Fool me once, shame on you. Fool me twice, shame on me.

That was the general feeling amongst Spain’s national team members, as they were utterly destroyed by neighbours Portugal (4-0) – just two months after suffering a similar fate against Argentina (4-1). For their part, Portugal managed to quench their thirst by beating La Furia Roja in this Iberian derby and more importantly, gain some amount of revenge after Spain managed to knock them out of the 2010 FIFA World Cup last summer before picking up the trophy.

Suffering from post-victory depression is a common phenomenon for a team that has managed to tick every check-box on its task sheet. After conquering the football world with a Euro 2008 win and then repeating the trick at the 2010 World Cup, the only way for the Seleccion to proceed was downwards, but the team showed just why they are considered to be the best in the world by smoothly going through the motions of their Euro 2012 qualifying campaign, running past sides such as Scotland, Liechtenstein, and Lithuania in the process.

This raises questions as to why Spain has suffered horrendous defeats at the hands of Argentina a couple of months ago, and against Portugal recently. With the team’s backbone of Iker Casillas, Sergio Ramos, Carles Puyol and Andres Iniesta, amongst others, excelling in Spain’s Primera Division, the results against the two aforementioned powerhouses raises legitimate concerns over the squad’s ability to compete from here on in.


While some may be quick to point out that a friendly is hardly considered as a criterion for assessment, it remains nonetheless the perfect mock-test for a team whose performances are constantly under the microscope. And during these big two tests, Spain flopped, and in style too.

Against Argentina, it is certainly true that Vicente del Bosque fielded a second-string side against the Biancoceleste, with key pillars such as Casillas, Ramos, and Puyol missing out. On that occasion, two early goals from Lionel Messi and Gonzalo Higuain were enough to realistically end the game from the fifteenth minute.

Spanish voices argued that the Argentina match was a fluke, considering the way La Roja reacted in the 2012 European Championship qualifiers; but what about the loss against Portugal?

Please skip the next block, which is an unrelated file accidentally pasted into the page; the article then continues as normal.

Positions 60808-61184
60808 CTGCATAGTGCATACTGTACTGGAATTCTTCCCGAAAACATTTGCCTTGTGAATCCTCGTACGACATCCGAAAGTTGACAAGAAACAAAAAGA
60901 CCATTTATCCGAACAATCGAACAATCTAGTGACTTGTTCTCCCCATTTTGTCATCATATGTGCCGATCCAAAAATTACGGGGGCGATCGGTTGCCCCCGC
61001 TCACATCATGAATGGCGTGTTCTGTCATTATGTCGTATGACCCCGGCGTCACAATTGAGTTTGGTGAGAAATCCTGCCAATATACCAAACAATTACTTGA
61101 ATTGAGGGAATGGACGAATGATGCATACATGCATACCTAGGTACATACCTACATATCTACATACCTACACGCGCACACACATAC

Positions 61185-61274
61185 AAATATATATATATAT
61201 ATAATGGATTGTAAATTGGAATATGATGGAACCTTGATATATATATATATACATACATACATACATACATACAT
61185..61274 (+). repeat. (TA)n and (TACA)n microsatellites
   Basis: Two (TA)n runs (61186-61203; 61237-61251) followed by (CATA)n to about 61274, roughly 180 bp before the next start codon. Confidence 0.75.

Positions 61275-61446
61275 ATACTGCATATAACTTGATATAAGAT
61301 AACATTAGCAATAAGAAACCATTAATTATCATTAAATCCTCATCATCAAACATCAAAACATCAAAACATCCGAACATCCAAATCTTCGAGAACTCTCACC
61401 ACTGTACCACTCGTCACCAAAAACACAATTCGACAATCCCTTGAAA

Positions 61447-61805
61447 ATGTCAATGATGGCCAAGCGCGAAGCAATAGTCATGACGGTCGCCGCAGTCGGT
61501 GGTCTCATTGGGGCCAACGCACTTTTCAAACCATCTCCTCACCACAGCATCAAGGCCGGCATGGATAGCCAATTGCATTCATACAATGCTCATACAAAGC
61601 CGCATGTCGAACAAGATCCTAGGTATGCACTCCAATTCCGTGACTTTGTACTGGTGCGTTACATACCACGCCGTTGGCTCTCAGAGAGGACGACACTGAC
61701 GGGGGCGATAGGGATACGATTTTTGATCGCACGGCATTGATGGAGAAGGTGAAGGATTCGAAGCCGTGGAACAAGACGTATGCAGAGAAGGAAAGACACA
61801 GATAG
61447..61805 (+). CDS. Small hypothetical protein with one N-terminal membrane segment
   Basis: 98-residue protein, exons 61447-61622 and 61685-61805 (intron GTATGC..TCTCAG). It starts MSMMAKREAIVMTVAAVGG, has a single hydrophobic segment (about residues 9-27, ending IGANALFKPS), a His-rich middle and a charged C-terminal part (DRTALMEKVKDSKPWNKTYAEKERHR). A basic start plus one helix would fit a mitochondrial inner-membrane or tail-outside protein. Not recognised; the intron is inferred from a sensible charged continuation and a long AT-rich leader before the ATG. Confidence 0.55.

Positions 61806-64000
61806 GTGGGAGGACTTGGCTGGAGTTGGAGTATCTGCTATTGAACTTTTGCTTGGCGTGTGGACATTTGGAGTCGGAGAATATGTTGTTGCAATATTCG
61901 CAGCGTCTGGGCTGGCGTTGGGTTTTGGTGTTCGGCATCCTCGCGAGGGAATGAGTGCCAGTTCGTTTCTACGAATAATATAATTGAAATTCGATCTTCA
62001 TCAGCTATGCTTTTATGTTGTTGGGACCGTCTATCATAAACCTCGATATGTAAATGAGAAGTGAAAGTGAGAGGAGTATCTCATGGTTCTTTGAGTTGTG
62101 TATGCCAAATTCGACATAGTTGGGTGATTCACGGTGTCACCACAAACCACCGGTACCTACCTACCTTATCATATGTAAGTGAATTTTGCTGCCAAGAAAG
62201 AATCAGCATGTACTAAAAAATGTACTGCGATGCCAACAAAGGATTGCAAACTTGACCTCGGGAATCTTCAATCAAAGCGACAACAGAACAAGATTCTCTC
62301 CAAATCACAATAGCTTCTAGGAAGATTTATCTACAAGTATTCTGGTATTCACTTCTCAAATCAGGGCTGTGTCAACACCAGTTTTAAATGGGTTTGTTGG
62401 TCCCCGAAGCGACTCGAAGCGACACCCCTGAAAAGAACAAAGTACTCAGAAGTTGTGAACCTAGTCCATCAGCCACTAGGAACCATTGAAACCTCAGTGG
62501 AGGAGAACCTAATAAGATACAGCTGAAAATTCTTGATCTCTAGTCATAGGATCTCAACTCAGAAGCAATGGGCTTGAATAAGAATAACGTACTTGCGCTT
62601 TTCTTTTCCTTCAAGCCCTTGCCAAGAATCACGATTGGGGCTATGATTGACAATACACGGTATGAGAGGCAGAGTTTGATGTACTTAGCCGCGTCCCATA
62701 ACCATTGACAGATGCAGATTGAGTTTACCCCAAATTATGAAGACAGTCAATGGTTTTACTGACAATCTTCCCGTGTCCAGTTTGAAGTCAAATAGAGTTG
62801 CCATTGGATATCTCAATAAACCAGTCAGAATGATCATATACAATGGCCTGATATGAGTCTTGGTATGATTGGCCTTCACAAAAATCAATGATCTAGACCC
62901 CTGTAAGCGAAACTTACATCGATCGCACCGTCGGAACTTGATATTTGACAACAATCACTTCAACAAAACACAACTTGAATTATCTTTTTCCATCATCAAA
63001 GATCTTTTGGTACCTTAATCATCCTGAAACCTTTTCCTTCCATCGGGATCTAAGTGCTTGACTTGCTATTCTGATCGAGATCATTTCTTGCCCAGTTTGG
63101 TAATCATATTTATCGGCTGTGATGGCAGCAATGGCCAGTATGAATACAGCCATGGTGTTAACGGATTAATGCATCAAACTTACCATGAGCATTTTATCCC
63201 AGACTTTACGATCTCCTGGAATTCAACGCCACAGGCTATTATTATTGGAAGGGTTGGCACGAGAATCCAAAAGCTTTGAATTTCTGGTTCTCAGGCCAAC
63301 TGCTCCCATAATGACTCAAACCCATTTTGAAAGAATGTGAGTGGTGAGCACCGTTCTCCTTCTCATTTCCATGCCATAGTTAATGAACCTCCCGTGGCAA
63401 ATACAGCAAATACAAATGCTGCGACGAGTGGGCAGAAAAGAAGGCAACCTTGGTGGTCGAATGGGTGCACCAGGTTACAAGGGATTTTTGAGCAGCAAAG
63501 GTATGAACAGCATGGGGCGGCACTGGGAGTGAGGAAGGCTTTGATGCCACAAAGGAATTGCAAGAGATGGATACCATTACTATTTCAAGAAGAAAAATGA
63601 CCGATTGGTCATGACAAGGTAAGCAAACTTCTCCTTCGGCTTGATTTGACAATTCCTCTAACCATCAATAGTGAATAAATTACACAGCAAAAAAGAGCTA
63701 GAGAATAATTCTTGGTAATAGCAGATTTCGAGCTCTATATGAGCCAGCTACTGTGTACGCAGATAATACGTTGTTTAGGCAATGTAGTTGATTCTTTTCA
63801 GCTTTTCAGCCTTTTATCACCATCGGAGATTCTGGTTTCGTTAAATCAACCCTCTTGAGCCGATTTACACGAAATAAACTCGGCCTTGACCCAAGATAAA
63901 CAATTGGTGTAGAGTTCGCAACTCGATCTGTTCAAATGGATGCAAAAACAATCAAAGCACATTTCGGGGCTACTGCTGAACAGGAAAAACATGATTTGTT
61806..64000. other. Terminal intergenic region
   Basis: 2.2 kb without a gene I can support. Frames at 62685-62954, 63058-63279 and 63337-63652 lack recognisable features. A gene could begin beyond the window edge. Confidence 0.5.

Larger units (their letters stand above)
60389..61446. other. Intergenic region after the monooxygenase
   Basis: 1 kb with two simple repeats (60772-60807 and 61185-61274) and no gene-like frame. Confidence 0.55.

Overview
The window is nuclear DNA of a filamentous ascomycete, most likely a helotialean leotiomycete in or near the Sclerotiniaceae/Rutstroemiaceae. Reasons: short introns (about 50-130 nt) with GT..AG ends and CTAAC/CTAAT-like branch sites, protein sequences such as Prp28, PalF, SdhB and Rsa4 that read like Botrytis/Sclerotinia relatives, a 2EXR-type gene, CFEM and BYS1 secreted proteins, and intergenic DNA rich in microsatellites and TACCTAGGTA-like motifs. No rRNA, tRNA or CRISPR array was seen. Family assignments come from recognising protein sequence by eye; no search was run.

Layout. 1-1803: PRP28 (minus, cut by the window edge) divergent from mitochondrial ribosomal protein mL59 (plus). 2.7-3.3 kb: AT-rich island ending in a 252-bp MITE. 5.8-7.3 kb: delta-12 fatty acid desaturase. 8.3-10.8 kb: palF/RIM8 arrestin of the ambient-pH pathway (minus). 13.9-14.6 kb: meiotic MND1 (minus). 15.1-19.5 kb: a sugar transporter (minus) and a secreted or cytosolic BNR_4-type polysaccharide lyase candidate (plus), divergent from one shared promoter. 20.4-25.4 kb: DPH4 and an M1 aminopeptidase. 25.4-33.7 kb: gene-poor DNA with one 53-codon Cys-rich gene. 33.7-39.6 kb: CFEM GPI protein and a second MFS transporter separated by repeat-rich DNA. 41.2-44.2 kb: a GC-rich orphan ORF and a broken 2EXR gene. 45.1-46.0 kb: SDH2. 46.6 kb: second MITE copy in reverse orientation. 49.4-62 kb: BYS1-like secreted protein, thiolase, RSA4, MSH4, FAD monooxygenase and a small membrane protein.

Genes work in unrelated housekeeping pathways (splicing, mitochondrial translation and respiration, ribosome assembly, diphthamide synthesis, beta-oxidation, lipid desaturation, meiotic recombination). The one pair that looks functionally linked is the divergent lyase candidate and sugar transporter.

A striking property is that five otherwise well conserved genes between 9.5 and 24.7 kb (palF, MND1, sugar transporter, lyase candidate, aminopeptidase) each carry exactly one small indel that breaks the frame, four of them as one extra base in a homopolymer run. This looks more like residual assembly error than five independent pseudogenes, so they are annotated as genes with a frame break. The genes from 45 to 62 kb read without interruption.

At the Estadio da Luz, Spain were taught a footballing lesson by a nation that always had the potential to be amongst the best in the world. That is not to say that Portugal reign supreme on top of the football pyramid, as their excellent display against Spain was more due to the fact that the current world champions were nowhere to be found on the night: Iker Casillas paid the price for a sloppy and horrendous backline, while Spain’s usual imperious midfield quintet found themselves chasing the game most of the time. Xabi Alonso played no jaw-dropping passes, Sergio Busquets was tormented by Cristiano Ronaldo, Xavi’s leadership was absent, and unsurprisingly, David Villa was left to stand alone near the opposition’s box.

At the opposing end, the entire Seleccao was on show as Helder Postiga, Cristiano Ronaldo and Carlos Martins made it a terrible evening for their opponents. Postiga’s presence was a nuisance for Puyol and Piqué while Ronaldo homeschooled his club team-mate Sergio Ramos on their corresponding flank. Portugal’s defence was brilliantly led by Ricardo Carvalho and Bruno Alves, while the presence of duo Joao Moutinho and Pepe – a second-half substitute – was a nightmarish combination of break-and-build-up play from the Portuguese.

Speaking after 90 minutes, Del Bosque was crystal-clear over what concerned his team: “You cannot play any worse”, said the former Real Madrid coach, who went on to claim that his team needs to play with a little more intensity in low-stake matches: “We have not instilled the motivation for the players, and they have not played with the proper intensity. In the friendlies we need to play with more intensity.”

Pepe, on the other hand, was quick to point out the winning mentality that new coach Paulo Bento has brought to the team: “We went very well in the match, with intensity, and that is the key to making things go well. We have new players and a new coach and now we have a winning mentality that we did [not have] before. That’s the difference.”

As Portugal rejoice in their recent win, many things need to be said and done concerning the European and world champions. True, it was “only” a friendly, but even friendlies have a hidden plot behind the story. For Spain, the country will be hoping to make use of the lessons learned from their defeat, and ensure there is no repeat in matches where more than pride is on the line.